A competent striker with impressive takedown ability and ground-and-pound technique, Tang is currently undefeated in ONE Championship with five victories, and boasts an impressive eight-win streak overall. Prior to his latest win, a first-round TKO against Yoon Chang Min of South Korea, Tang expressed frustration with the pairing, believing he should compete against fighters in the division’s top five.
The latest win brought Tang’s record to 13-2 and positioned him as a contender for the coveted featherweight top five. It’s a prospect the self-proclaimed fastest fighter in his division has been waiting for. But whatever Tang’s career trajectory, he’s definitely one to watch.
One of four Chinese women currently competing in ONE Championship, Meng has dreams of mirroring the career trajectory of fellow Chinese fighter Xiong Jingnan, who became China’s first-ever MMA world champion in 2018.
Meng started training in taekwondo at 13 and later transitioned to sanda (also known as Chinese kickboxing), eventually earning a provincial champion title in the nationally recognized sport. At 18, she started studying at Xi’an Martial Arts University and began competing in subsequent years, leading to her current 17-6 professional record. She’s also one of the few fighters ever to beat UFC champion Zhang Weili — the two faced off back in 2013 in Xuchang, Henan province.
Meng currently holds a 3-1 record with ONE, losing her last fight in September against India’s Ritu Phogat in the Atomweight World Grand Prix Quarterfinal. While the judges rightfully voted unanimously in Phogat’s favor, Meng dominated early on, nearly ending the fight in the first round with an armbar.
Leading up to the contest, she drew the ire of ONE’s current atomweight champion, Angela Lee, for trash-talking the reigning champ, who Meng believed she would meet in the ring as a championship contender. It’s now on Meng to put her money where her mouth is, and at only 25, another championship run is far from out of the question.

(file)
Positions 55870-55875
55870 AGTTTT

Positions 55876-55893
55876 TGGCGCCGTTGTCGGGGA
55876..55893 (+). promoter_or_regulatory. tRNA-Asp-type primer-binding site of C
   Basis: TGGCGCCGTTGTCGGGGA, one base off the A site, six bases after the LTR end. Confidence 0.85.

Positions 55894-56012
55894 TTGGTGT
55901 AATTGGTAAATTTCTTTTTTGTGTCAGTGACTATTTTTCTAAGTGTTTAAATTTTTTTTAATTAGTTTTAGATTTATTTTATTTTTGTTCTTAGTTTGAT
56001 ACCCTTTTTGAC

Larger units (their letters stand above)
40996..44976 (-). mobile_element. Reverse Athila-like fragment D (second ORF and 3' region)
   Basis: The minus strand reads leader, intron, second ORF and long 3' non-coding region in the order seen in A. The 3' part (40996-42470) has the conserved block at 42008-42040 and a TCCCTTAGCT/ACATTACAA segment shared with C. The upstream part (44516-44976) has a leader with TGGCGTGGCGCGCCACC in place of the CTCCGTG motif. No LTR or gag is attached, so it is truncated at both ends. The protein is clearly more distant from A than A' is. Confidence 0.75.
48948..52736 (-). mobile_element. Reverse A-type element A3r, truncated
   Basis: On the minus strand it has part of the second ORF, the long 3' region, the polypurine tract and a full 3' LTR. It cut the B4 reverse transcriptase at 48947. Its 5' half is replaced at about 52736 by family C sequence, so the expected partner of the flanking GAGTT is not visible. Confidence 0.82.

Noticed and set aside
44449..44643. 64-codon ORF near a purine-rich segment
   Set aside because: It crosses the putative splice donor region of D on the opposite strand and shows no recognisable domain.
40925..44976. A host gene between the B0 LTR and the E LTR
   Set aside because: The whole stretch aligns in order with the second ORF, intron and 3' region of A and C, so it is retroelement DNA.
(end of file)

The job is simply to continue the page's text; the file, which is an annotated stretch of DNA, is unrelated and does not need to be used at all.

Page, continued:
Niu Kang Kang first joined ONE Championship in 2019, the same year of his only two fights with the organization so far. He remains undefeated in ONE, with an overall record of five wins and one loss.
In his ONE Championship 87 premier, Niu landed a vicious left kick to the face of Indonesian competitor Sunoto Peringkat, knocking the veteran fighter out cold only 30 seconds into the first round. Peringkat went down with such force that the referee can be seen practically diving in front of Niu before he delivers a second ground punch.
The fight happened in the first month of 2019, but fans were already rumbling about it being a potential ‘KO of the year’ contender. While the accolade never came to be, it likely won’t be the last time we see the Henan-born flyweight deliver a clobbering in his ONE Championship career.
As a child, Chen Rui liked to watch cartoons like Dragon Ball Z and was a diehard fan of late martial arts icon Bruce Lee, leading to a love of martial arts from a young age.
Known to fans as “The Ghost,” Chen began training in Brazilian jiu-jitsu before transitioning to MMA in 2015, the same year as his professional debut. He won the ONE Jakarta Bantamweight Tournament at ONE: TITLES & TITANS the following year.
The 25-year-old featherweight went a stunning 7-0 before suffering his first defeat at ONE Championship — Master of Destiny in July 2019, and has since racked up two wins and two losses, bringing his record to 9-3.
He may have taken the L in his last two matchups, but both were excellent three-round contests. With over half of his fights ending in a KO or TKO, you’ll want to tune in next time Chen steps in the cage.
Approaching his third year in ONE Championship, Xie Wei already has nine ONE appearances on his resume, with only one loss so far.
Xie was a troublemaker growing up, but found discipline at the famed Shaolin Temple at 14 years old, where he spent four years training with warrior monks.
The 25-year-old flyweight, whose style is characterized by deadly boxing techniques and powerful elbows, made his ONE debut in 2019 with a 2-2 record, having fought in various regional Chinese promotions like Kunlun Fight. He currently holds a 10-3 record, winning eight out of nine fights with ONE — all by way of knockout or technical knockout.
Hu Yong joined ONE Championship’s Hero Series in January 2019 after two consecutive losses and nearly two years since his last fight. He won his inaugural contest unanimously and was undefeated in the Hero Series before moving to ONE’s main roster.
He went on to defeat Yodkaikaew Fairtex in 2021, also by unanimous decision, but Hu remains a humble name in the industry today. In fact, even basic information — like his place of birth — is absent from his MMA profiles.
But we do know that the up-and-comer is Chinese, and with the nickname “Wolf Warrior,” you can bet he’s wearing his national identity as a point of pride.
Hu lost his latest fight against fellow bantamweight fighter Yuya Wakamatsu of Japan on December 3. Still, it was a reasonably even three-round matchup, and it certainly won’t be his last time in the ring.
All images courtesy of ONE Championship